Watch Out for that Home Listing Agent Hanging from the Shower Head

The US Department of Housing and Urban Affairs certainly peed on the parade of those blowing horns and banging drums because they thought the real estate market was recovering. Seasonally adjusted new home sales for January came in at a paltry 309,000, the lowest figure on record, and a gut wrenching decline of 11.2% from the previous month, versus an expected gain of 3.8%. It just doesn’t get any worse than this.

Sure, the horrendous weather in the Northeast was a factor. But the harsh reality is that, with enormous federal and state tax incentives soon to expire, the life support that kept this industry alive is about to see the plug kicked out. Once the Fed ends the TALF, mortgage rates are going up, even if overnight rates remain rock bottom, putting another stake through the heart of this market. Unemployment is going to stay pitilessly high, sending consumer confidence into another death spiral.

For what it’s worth, I never bought the whole green shoots thing, viewing the enormous gains seen in stocks over the last year as nothing more than one giant tradable dead cat bounce. The XHB, the homebuilders ETF, held up remarkably well today. But let’s face it, the life has already been squeezed out of this sector. There is nothing left to short.

As much as I would love to tell my friends to rush out and buy a house because prices have fallen so much here in California,  I just can’t bring myself to do it. I have to admit that even I have been guilty of occasionally stopping by at open houses for some local mansions on Sunday afternoons, but always find it a bit of a downer when I come across the listing agent hanging from the bathroom shower head. Take a look at the chart of US house prices relative to incomes showing that homes are still expensive, and that prices continue to fall. On this basis, Los Angeles, San Francisco, and New York are the most costly markets in the country and are falling the fastest. Bank analysts and lenders take note.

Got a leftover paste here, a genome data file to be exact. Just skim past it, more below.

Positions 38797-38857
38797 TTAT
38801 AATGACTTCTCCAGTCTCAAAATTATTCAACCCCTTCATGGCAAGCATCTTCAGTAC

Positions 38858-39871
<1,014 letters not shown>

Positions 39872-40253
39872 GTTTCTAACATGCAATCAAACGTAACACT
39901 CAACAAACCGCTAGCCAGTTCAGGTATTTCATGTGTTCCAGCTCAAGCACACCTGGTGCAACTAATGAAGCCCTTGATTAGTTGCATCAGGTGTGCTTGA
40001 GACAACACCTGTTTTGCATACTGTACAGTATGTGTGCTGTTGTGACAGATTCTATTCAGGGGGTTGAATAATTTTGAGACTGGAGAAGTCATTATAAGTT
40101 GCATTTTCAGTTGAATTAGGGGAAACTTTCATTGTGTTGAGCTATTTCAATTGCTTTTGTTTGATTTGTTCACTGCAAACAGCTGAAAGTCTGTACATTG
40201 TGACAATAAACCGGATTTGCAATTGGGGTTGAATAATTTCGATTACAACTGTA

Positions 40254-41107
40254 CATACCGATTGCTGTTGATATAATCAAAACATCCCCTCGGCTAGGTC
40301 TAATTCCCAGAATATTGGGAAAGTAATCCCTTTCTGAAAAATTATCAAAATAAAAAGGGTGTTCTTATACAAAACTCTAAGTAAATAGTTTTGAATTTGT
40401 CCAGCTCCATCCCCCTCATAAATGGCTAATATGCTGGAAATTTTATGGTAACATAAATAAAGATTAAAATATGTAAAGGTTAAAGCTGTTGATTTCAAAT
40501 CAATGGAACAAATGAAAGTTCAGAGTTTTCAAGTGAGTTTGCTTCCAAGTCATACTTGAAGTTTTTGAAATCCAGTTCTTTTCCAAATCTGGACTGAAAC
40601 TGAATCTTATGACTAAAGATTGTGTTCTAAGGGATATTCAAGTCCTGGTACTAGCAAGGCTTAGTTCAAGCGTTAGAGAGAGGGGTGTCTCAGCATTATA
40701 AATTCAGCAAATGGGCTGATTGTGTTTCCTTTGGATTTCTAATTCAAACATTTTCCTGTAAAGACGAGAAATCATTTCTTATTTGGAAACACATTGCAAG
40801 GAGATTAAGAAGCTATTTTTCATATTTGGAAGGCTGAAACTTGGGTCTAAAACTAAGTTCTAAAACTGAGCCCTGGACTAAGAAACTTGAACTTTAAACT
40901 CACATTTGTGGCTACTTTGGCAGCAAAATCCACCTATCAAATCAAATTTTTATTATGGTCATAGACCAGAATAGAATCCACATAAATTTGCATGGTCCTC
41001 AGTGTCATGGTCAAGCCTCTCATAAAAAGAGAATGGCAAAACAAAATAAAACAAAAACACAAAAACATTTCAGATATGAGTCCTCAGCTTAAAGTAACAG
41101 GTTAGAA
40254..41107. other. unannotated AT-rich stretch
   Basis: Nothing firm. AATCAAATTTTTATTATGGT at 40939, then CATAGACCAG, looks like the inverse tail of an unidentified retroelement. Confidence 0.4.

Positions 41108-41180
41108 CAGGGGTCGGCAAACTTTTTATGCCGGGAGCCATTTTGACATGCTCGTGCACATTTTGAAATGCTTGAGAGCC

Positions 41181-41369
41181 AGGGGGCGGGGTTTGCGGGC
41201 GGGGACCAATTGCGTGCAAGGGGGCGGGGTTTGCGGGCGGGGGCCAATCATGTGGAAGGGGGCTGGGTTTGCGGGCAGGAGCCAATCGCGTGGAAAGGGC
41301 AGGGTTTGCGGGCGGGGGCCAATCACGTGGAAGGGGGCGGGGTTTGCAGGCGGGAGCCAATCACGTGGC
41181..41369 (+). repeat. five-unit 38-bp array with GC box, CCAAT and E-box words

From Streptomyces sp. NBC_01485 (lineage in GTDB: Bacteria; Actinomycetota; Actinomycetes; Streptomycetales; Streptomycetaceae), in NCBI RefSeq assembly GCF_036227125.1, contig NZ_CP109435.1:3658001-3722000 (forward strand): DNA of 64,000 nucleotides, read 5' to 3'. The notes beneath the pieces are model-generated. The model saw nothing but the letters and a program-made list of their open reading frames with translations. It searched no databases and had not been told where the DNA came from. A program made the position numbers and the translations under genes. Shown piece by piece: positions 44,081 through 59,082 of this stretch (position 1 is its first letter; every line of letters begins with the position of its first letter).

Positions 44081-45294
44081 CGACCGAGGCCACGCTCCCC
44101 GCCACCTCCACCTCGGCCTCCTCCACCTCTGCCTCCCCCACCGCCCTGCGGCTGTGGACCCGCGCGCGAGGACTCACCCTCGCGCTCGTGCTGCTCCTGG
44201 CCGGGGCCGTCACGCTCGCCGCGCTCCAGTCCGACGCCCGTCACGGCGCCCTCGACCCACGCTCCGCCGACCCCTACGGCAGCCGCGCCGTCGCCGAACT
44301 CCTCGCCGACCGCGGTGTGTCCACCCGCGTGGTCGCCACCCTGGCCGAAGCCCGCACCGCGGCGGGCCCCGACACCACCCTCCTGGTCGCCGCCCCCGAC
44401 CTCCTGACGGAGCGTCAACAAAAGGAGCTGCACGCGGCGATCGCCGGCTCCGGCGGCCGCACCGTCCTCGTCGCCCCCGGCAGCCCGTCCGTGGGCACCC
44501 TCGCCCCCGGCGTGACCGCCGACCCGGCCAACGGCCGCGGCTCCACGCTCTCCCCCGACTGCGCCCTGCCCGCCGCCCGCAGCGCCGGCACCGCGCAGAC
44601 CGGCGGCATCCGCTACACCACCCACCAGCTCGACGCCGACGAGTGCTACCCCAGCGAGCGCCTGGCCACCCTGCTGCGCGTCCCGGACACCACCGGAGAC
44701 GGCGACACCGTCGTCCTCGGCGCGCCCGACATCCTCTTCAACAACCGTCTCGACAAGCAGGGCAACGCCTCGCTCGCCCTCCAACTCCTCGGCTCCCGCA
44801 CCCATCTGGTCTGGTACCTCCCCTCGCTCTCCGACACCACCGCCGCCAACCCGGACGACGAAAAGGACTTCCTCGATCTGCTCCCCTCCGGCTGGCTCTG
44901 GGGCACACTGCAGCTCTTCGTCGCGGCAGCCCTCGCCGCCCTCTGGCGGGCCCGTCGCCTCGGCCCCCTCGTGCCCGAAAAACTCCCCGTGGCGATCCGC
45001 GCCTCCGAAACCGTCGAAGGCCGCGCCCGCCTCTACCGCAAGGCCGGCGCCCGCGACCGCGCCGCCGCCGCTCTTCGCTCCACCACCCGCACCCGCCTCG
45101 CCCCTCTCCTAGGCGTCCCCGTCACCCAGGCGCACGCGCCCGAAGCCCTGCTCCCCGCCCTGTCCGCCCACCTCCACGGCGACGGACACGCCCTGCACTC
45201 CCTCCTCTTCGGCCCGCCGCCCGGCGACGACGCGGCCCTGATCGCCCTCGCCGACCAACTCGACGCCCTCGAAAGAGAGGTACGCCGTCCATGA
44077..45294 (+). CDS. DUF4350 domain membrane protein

At least 25% of homeowners are underwater on their mortgages now, and a new wave of foreclosures is imminently going to slam the market. Not only has the negative equity city (Miami, Las Vegas, Stockton) become a feature of the landscape, we have graduated to the negative equity state (Nevada).

There is also the mother of all demographic problems overhanging real estate, which no one seems to see but me. Remember the baby boomers? You know, the ones with all the money? As they downsize from McMansions to condos to assisted living facilities, their net shrinkage in demand for housing is going to be in the tens of millions of square feet per year.

If you absolutely have to buy a home, make sure that you pick up one of those once-in-a-lifetime deals where you are taking it off a bank, or out of foreclosure, at 30% below the appraised value. I know these deals are happening. Buy it because you need a place to live, not an investment, and don’t count on selling it for a decent profit this decade. And also don’t expect to get the first born child you are putting up for collateral back until they are a teenager. There are going to be so many great trading opportunities in the markets this year that you shouldn’t even think about tying your capital up in a house. Rent, don’t buy.

For more iconoclastic and out of consensus analysis, you can always visit me at , where the conventional wisdom is mercilessly flailed and tortured daily, or listen to me on Hedge Fund Radio at .